Your Trifecta: Bowers-English-Ratliffe. Your winner: nobody! There weren't nearly as many Bowers picks as I expected ... dude has been incredible lately.
After averaging just 9.5 turnovers per game in their previous four games, Mizzou has averaged 15.0 in the last three. Could that be a worrisome trend? Perhaps. But there was a method to yesterday's madness. Even if it resulted in some sloppy play in the short-term, the pace Mizzou set in the game's opening minutes yesterday just overwhelmed Baylor. Among other bits of evidence, J'Mison Morgan was walking up the court with 16 minutes left in the first half. When all was said and done, Baylor was only able to put together one decent run, and their starters finished with three assists (all from A.J. Walton) and 17 turnovers. Damn. It wasn't the most aesthetically pleasing game Missouri has ever played at Mizzou Arena, but ... the Fastest 40 Minutes in Basketball were just too damn fast for Baylor. And Missouri is now 22-6.
Mizzou 77, Baylor 59
|Pace (No. of Possessions)
|Points Per Minute
|Points Per Possession (PPP)
|Points Per Shot (PPS)
|True Shooting %||56.1%||47.5%|
Ball Control Index (BCI)
(Assists + Steals) / TO
|Expected Offensive Rebounds||12||13|
Size Goes Both Ways
It doesn't take you long to realize just how long a team Baylor is. You should never get an open look against that zone defense (but you do), and you should really struggle to pull down defensive boards too. They're among the tallest teams in the country. Against Missouri, however, that had a downside: on multiple occasions, one of Mizzou's smaller defenders (Phil Pressey, Mike Dixon) sneaked underneath a tall ball-handler and stole the ball off the dribble. When you're that tall, there's a long way for the ball to go from your hand to the floor, and Mizzou took more advantage of their size disadvantage than Baylor took of their advantage.
Oh yeah, and Mizzou outrebounded the Bears as well.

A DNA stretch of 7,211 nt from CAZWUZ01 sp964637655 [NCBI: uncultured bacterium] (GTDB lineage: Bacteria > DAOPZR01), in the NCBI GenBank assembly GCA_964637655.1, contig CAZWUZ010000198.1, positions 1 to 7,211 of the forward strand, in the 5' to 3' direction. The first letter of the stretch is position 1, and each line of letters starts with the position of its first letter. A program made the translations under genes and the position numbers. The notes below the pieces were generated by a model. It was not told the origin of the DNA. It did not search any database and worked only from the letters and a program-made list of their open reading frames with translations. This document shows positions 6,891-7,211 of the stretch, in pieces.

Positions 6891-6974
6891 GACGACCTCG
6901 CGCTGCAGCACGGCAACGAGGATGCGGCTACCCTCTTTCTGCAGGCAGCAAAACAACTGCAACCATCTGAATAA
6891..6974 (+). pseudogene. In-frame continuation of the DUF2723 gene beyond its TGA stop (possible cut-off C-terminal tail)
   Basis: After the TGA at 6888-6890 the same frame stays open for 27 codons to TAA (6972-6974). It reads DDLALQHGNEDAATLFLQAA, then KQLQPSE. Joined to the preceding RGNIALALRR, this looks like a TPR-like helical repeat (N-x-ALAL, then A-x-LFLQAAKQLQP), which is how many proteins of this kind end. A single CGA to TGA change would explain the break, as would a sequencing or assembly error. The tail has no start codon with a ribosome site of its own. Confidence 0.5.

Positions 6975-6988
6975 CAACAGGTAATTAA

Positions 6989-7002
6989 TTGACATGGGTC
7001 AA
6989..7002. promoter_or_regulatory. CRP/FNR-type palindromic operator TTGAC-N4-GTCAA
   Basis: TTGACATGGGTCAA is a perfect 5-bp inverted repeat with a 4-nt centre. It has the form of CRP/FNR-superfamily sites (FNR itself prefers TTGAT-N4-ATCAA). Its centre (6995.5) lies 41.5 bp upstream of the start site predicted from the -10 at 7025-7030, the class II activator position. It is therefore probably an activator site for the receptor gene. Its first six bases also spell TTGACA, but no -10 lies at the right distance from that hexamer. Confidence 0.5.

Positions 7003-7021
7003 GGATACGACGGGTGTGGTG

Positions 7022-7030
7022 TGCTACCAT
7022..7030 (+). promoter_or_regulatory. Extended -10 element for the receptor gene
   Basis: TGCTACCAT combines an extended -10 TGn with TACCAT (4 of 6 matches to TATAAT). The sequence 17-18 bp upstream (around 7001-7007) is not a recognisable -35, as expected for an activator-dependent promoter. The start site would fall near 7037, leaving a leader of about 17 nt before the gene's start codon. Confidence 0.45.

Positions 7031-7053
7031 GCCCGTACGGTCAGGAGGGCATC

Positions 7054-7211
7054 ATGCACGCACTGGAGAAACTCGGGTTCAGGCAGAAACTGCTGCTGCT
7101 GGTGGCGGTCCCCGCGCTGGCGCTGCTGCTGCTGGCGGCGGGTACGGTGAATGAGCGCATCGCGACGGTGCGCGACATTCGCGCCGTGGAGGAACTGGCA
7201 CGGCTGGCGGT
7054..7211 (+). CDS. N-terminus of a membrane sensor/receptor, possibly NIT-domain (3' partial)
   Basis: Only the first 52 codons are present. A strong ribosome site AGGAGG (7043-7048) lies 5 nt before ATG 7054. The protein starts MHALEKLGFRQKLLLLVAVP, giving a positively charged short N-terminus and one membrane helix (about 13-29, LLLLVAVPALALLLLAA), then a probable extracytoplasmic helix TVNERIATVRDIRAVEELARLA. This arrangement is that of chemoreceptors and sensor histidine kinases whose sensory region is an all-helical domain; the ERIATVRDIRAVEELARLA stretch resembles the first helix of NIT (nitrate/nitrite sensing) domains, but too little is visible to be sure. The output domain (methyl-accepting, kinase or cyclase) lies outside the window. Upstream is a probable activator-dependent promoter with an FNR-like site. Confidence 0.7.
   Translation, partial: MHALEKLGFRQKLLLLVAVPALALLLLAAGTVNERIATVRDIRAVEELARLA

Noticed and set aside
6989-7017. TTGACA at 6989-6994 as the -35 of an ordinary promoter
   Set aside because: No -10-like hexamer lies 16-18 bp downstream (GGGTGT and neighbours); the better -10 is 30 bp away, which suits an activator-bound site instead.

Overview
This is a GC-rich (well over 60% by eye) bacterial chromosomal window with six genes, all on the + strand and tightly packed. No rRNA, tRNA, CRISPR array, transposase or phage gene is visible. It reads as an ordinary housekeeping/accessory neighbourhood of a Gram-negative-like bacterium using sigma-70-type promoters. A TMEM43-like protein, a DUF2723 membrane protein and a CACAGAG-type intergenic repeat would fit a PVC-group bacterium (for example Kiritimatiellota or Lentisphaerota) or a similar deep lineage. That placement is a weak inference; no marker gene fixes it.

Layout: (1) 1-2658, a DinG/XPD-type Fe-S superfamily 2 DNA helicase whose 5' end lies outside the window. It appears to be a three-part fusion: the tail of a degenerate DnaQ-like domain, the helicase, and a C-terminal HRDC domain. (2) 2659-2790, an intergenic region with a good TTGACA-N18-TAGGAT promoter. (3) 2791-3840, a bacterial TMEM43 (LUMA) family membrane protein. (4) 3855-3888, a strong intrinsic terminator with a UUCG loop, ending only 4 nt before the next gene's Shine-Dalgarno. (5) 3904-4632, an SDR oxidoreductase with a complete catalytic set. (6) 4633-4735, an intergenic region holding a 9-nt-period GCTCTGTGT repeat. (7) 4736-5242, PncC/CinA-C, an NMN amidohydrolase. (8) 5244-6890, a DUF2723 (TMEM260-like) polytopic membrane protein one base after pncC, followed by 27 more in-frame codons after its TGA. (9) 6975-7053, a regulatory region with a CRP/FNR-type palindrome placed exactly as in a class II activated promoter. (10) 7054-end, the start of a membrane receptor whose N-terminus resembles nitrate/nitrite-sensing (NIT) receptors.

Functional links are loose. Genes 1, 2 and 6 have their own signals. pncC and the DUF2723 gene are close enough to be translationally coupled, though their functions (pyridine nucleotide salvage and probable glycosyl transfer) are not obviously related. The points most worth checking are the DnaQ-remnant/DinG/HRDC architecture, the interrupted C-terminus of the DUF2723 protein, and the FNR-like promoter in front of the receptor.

Mizzou certainly struggled on the glass against tall teams like Kansas and Illinois, but against some of the best rebounding teams in the country -- Old Dominion, Kansas State, Texas A&M, Baylor -- Mizzou has more than held their own. And yesterday, they did so without needing their guards to hang back and sacrifice tempo for boards. Mizzou's starting bigs -- Ricardo Ratliffe and Laurence Bowers -- were monstrous, combining for 22 rebounds in 54 minutes, eight of the offensive variety. Baylor's two scariest bigs, Perry Jones III and Quincy Acy? Nineteen rebounds (eight offensive) in 61 minutes. If I'd told you that Ratliffe and Bowers would beat Jones and Acy on the glass (three more rebounds in seven fewer minutes), how big a Mizzou victory would you have predicted? 20 points? 75?
"If You Go To the Rim in This Game, You Better Get Your Manhood On"
There were ten blocks in this game, seemingly half of which were on dunk attempts. Quincy Acy and J'mison Morgan each had two blocks for Baylor, while Ratliffe and Bowers each had two for Mizzou. This was a fun, athletic game, wasn't it? (And this says nothing of Phil Pressey's stupid-but-really-damn-impressive fast break dunk attempt over LaceDarius Dunn early in the second half. It was silly of him to try it, but like Miguel Paul's even more ill-advised attempt against Texas last year, it seemed to spark Mizzou. And it resulted in a rather hilarious "thatwasstupidbutohmyGOD" hum from the crowd so audible you could hear it on television.)